Local restaurant chain gets new name
Residents searching for a meal at Mrs. Winner’s will now be pulling up to Umphy’s instead.
The owner of the Piedmont Restaurant Group franchise, Paul Umphenour, changed the name of the franchise to Umphy’s which is a nickname he picked up in school. According to Michael Umphenour, Paul’s son and operations director, the decision was made after an attorney in California allegedly gained the rights to the Mrs. Winners name.
“We were a franchise of Mrs. Winner’s and we soon became a franchise without a franchisor,” Umphenour said.
Atlanta-based Mrs. Winner’s Chicken & Biscuits filed for bankruptcy last November, claiming to be bogged down by tax and lease issues. According to the bankruptcy filing, the company owed the Georgia Department of Revenue $1.3 million in sales tax and the Internal Revenue Service $2.1 million in payroll taxes.
Umphenour said that the attorney for Winner’s Corp. allegedly gained control of the name through bankruptcy proceedings. At that point, Piedmont Restaurant Group decided to change the name and venture out on its own.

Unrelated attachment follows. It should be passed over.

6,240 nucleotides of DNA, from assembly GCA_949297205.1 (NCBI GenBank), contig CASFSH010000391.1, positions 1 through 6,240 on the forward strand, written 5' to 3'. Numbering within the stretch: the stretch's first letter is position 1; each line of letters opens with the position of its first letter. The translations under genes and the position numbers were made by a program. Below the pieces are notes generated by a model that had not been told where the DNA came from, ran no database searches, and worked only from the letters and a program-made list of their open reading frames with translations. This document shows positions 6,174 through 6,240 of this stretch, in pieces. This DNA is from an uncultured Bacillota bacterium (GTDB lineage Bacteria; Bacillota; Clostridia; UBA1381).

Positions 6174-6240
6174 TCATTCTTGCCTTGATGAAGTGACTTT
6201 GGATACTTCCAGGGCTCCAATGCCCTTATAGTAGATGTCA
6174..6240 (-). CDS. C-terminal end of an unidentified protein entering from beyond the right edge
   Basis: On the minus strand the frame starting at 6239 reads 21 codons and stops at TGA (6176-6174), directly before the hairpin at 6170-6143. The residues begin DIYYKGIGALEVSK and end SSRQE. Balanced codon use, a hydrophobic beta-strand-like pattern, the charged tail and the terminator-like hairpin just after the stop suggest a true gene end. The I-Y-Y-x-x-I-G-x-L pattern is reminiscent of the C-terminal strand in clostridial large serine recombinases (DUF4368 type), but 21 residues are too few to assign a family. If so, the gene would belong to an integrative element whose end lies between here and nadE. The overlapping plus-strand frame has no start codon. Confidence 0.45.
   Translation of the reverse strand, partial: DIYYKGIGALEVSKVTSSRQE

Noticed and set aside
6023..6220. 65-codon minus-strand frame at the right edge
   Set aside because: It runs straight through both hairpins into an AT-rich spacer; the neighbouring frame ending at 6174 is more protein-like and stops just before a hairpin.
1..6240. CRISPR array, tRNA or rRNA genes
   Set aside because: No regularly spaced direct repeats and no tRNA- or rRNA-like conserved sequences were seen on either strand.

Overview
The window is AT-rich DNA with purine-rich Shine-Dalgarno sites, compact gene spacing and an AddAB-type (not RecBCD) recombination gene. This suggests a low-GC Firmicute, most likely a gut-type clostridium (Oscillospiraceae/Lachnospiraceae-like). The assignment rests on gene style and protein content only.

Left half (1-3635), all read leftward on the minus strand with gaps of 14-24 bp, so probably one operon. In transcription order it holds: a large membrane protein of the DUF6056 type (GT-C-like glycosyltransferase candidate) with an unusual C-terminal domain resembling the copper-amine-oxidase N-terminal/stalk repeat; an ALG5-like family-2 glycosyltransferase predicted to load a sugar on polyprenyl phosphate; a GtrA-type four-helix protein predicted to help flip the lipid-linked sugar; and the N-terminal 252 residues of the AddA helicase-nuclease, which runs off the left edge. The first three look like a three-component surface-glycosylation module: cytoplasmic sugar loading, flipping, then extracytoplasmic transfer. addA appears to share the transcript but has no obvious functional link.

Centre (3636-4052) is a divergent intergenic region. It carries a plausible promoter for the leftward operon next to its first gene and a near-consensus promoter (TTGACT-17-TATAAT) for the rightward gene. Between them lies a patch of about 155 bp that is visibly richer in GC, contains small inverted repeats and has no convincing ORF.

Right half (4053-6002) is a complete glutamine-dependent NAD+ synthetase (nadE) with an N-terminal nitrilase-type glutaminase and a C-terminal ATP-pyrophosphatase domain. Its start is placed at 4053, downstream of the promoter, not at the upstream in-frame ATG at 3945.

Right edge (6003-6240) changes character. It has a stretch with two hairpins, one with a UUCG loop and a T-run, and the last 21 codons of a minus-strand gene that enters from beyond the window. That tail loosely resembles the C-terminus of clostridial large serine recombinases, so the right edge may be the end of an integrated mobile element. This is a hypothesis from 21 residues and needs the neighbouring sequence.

“We still have great people and we still have great food,” Umphenour said.
The Piedmont Restaurant Group owns seven locations in the Triad, including the stores on N. Main Street and S. Main Street in High Point and W. Main Street in Jamestown. They also own the restaurants on Battleground Avenue, Randleman Road, and Summit Avenue in Greensboro. The other store is in Kernersville.
“As of today (Thursday), they all have been converted. There aren’t anymore Mrs. Winner’s,” Umphenour said.
Customer’s can find the same menu with a little twist, according to Umphenour.
“We have made minimal changes. We have taken some pre-made ingredients, such as spices, that were packaged for Mrs. Winner’s, and had to have a different recipe made,” Umphenour said. “We have been in the stores and we have been talking to the customers to see what they think and so far we have gotten nothing but good responses.”
The local company has been in business since 1991, and Umphenour is banking on their community impact to help people recognize the name.
“There is a going to be a number of people that when they see Umphy’s they will identify with who we are,” he said. “We stay involved with schools, baseball teams, and churches, so this is a positive thing.”
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